7. Before you even talk to someone with a huge ego, adjust your attitude so you're not expecting a crappy conversation.

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    "We have a massively distorted lens when it comes to putting up with people with big egos, so we create a self-fulfilling prophecy where they annoy us because we expected them to annoy us," says Bonior. Try treating each new interaction like a blank slate.

    It could also help to think about why someone really bugs you, because sometimes, the way we deal with other peoples' egos says a lot about our own insecurities, says Bonior. Is your friend really acting like a whole new person now that she's getting married or did her engagement trigger some envy? Is your coworker actually bragging about their advanced degree or are they just reminding you that you haven't continued your education like you originally planned? That kind of thing.

    8. Don't take it personally if they insult you directly or indirectly.

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    "People with big egos have a way of cutting other people down when they're stroking themselves," says Bonior. "Take a step back and ask, 'Are they the end-all objective yard stick of anything?' No, of course not. If someone has a huge ego, their own lens is skewed. They're always going to view things in a way that makes them better than you. It's not accurate."

    9. Try not to bitch about them to your friends even if it feels satisfying in the moment.

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    Once you accept that someone has a big ego, there's no point in getting yourself worked up about it. And that includes talking about how infuriating they are. "If you keep talking about someone, you're allowing yourself to be sucked in," says Fee. "Cease to be surprised. Cease talking about it. Don't let this person infect your life more than they have to."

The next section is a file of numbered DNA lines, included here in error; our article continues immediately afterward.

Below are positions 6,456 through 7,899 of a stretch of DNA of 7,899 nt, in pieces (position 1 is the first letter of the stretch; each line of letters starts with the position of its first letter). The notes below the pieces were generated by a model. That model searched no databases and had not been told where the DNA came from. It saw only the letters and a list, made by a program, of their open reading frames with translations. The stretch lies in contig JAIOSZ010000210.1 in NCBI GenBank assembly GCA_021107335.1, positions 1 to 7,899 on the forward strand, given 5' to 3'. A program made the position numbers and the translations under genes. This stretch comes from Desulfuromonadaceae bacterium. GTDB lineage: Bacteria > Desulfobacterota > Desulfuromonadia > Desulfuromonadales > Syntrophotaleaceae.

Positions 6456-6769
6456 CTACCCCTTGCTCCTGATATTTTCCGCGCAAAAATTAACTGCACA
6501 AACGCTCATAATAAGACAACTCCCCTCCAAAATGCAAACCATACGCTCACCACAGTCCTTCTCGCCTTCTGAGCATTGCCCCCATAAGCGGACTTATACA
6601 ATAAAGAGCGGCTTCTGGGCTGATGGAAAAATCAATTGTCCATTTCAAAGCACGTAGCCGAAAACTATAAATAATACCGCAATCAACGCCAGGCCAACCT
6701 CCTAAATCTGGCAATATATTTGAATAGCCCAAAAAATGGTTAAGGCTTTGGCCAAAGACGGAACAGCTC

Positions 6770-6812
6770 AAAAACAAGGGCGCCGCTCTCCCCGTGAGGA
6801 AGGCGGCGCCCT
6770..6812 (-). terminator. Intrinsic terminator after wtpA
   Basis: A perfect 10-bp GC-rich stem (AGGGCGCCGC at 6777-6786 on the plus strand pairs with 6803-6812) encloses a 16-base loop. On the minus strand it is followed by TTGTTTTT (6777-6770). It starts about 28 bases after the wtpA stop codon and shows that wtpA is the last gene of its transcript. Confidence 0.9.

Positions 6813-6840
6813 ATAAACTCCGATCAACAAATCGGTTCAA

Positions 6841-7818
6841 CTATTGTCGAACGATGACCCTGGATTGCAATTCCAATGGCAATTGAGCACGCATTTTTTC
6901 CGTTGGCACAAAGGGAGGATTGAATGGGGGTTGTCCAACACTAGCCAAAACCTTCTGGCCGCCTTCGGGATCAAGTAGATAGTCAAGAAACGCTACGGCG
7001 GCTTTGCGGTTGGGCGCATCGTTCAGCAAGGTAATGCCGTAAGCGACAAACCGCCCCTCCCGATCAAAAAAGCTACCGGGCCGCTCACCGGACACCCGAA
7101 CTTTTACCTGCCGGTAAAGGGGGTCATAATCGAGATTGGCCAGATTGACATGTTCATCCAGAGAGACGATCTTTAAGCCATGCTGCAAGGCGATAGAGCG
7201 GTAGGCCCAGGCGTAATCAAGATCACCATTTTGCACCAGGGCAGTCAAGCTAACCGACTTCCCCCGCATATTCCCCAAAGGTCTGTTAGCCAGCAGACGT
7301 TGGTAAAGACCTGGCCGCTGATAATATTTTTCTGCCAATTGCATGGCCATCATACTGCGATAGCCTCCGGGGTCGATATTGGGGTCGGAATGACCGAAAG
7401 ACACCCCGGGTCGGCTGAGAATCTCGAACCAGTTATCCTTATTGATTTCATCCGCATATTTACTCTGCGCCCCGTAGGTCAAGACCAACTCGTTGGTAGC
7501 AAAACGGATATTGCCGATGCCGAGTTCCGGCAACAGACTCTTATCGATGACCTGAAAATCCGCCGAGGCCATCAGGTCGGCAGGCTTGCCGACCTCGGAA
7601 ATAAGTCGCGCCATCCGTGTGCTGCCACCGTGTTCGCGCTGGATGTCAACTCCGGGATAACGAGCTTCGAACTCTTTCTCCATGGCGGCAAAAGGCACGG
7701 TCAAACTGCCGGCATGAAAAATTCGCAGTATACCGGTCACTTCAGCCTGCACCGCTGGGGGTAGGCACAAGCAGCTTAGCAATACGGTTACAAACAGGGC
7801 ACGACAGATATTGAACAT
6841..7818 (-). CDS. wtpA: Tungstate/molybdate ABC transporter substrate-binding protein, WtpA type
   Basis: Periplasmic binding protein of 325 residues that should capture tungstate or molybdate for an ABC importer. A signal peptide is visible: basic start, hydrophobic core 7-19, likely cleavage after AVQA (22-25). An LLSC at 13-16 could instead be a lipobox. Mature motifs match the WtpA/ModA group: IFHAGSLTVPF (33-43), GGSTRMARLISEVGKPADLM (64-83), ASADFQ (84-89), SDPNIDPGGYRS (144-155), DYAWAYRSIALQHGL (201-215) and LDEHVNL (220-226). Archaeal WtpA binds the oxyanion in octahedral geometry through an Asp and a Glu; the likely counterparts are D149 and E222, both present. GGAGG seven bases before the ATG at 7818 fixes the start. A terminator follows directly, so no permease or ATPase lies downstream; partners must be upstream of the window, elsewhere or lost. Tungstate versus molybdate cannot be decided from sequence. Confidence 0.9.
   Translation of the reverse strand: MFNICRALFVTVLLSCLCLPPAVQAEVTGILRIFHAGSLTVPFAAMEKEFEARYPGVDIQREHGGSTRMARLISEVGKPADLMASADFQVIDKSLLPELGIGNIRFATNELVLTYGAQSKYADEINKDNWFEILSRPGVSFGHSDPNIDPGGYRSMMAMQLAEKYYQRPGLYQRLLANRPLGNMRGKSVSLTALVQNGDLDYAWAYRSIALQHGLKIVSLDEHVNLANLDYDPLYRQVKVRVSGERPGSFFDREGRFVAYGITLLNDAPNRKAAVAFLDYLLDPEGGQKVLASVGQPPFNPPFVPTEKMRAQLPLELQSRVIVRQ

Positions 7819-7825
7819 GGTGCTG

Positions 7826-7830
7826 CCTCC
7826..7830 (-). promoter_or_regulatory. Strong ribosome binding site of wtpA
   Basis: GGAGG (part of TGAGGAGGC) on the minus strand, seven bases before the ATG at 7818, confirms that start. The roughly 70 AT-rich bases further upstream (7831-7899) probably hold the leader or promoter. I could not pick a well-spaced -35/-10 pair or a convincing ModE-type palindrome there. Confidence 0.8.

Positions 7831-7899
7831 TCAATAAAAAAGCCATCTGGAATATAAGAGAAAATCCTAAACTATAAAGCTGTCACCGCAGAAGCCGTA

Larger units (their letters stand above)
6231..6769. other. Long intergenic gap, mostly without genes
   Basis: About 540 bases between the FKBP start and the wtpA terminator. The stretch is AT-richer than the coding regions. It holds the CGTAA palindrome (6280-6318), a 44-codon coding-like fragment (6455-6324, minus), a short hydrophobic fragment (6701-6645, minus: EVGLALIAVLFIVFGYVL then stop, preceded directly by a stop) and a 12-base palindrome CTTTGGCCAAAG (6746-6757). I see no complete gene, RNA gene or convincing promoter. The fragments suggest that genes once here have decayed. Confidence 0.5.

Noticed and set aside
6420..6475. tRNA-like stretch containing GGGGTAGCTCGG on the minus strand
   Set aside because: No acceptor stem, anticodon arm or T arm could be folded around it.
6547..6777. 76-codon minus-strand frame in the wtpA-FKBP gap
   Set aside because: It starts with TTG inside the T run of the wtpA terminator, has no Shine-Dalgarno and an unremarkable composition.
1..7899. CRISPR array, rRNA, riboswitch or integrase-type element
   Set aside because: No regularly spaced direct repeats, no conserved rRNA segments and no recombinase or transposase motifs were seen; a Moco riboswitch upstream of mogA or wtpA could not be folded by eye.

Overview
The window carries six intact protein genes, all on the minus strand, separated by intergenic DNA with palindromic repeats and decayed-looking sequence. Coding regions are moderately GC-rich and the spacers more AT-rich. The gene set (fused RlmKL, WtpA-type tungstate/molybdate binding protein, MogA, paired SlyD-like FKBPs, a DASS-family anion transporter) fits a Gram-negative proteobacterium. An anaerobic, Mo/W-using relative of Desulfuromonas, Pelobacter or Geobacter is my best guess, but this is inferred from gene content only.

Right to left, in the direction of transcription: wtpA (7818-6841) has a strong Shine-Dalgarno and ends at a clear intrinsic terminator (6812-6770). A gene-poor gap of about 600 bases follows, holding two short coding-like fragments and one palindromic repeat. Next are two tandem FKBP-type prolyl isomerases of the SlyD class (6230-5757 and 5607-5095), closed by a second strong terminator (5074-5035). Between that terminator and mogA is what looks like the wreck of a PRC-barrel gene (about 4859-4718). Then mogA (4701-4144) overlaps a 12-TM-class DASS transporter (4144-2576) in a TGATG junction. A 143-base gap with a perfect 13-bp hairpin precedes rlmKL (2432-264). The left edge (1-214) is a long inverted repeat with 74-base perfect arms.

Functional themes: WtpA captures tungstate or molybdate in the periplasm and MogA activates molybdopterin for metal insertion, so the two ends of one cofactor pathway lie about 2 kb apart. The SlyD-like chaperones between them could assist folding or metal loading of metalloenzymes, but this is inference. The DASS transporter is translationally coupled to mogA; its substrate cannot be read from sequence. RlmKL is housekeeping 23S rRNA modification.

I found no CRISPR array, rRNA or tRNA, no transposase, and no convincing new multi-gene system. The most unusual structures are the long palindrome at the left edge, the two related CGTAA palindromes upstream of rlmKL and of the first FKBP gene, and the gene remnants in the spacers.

10. No matter how tempting it is, don't mock them for being full of themselves.

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    Because people with inflated egos often have the defenses to match, calling out their behavior in an aggressive or sarcastic way is only going to bait them and make things worse. "The more vulnerable they feel, the more they're going to puff themselves up," says Bonior.

    11. Try out an empathetic thought or two to see how it feels.

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    People have a million and one reasons for acting how they do, says Fee, so see if it helps to think about what they might have going on that you don't know about. They might have a rough home life or be secretly seriously insecure. If thinking about that helps put things in perspective and makes you feel better, great.

    12. Disengage when you can, because people with huge egos suck and if you don't have an obligation to put up with them, you shouldn't.

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    When faced with an oversized ego, it's easy to want to knock them down a few pegs or show them how incredibly delusional they are. The thing with big egos, though, is that they're resistant to that kind of thing. That's the whole point. Your easiest line of defense is to just...not.

    "We can quietly remove ourselves from people," says Fee. Hide them from social media. Leave a room. Choose not to ask follow-up questions when they keep going on about themselves. "It's not your job to handle this person. It will only cause you stress," says Fee.